ATLANTA – An Atlanta firefighter faces a suspension this week for attempting to save an elderly woman from her burning home last June.
Fire Captain Daniel Thomas Dwyer was assigned to the search team as other firefighters were attacking the blaze. However, he decided to risk his life to rescue Sallie Skrine, 95, from the burning building, according to WXIA-TV.
Dwyer was able to rescue Skrine, but she eventually died due to her injuries.
So you might think they’d pat him on the back and say, “Nice job, better luck next time.” But no, the noteworthy actions reportedly abandoned fire policy by entering the home.
A “notice of final adverse action” complaint said the firefighter will be suspended four days because of the heroic decision that broke protocol. He is able to return on Feb. 19, according to WXIA-TV.
“You entered the structure without your crew members which is in immediate conflict with no freelancing, accountability, and maintaining crew integrity,” the complaint said.
There has always been a little professional competition between police and fire. Yet police officers and firefighters have a basic instinct to help, even at their own peril.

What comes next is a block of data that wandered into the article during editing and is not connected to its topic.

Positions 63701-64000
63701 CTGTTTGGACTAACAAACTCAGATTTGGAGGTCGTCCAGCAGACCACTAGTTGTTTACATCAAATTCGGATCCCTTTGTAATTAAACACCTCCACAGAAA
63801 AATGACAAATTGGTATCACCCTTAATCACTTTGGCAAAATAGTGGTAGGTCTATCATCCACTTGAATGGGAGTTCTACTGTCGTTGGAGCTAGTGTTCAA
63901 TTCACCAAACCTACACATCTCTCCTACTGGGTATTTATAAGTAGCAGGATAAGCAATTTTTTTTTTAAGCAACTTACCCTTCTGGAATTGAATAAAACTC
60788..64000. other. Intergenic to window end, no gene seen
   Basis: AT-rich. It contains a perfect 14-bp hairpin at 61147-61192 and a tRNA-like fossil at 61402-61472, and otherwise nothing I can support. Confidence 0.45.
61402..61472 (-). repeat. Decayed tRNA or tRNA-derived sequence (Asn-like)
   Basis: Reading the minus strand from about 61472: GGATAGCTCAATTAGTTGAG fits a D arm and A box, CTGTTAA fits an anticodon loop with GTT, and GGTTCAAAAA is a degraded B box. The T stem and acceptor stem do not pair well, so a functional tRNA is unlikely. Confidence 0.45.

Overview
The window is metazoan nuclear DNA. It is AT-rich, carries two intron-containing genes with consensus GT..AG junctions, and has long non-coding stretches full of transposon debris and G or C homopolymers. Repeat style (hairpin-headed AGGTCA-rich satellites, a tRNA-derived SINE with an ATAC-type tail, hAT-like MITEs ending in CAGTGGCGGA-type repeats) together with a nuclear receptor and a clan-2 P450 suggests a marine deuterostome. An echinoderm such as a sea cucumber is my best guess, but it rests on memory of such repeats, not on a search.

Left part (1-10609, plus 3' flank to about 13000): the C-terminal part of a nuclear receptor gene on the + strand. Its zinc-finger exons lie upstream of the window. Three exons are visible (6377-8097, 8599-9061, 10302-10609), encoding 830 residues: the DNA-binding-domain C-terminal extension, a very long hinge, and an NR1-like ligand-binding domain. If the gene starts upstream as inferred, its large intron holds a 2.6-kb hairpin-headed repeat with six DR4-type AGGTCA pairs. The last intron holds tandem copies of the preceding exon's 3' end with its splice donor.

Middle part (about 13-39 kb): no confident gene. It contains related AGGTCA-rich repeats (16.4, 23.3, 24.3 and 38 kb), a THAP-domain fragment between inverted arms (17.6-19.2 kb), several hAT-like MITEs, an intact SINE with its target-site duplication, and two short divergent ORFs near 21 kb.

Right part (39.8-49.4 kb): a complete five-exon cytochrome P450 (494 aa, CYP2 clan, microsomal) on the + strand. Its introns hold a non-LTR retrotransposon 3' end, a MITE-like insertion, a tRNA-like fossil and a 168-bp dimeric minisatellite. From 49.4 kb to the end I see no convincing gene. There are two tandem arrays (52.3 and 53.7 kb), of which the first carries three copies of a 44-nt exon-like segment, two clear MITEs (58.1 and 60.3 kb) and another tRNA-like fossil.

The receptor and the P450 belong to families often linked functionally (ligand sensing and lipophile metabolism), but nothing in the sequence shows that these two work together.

Fire union head Paul Gerdis said Dwyer believed that every second counted, so he made the “split-second” decision to go in, according to Fox.
“[The suspension] sends the wrong message,” he added.
“When men and women in the station hear that fire captains are going to be punished for acts of valor, it just goes against everything a firefighter swears an oath to uphold.” Gerdis said.
Dwyer is reportedly appealing the suspension signed by Atlanta Fire Chief Randall B. Slaughter. In a statement, his commander said the suspension was “designed to encourage safety and order.”
“It also seeks to establish clear expectations in both emergency and non-emergency situations. At this time it would be inappropriate to publicly discuss individual disciplinary cases that have not been totally resolved. The City of Atlanta has a process in place where each employee is afforded the opportunity to appeal proposed adverse disciplinary actions with the Civil Service Review Board, he said, according to WXIA-TV.
The fire command also ordered his pay docked 48 hours, according to FOX 5 Atlanta.
Punishing a first responder for an act of valor sends the wrong message, even if the person stepped over the bounds of policy. This decision reeks of bureaucracy. There are non-punitive ways to handle this situation. Perhaps the fire chief should take into account the guilt and remorse the captain would carry if he failed to act.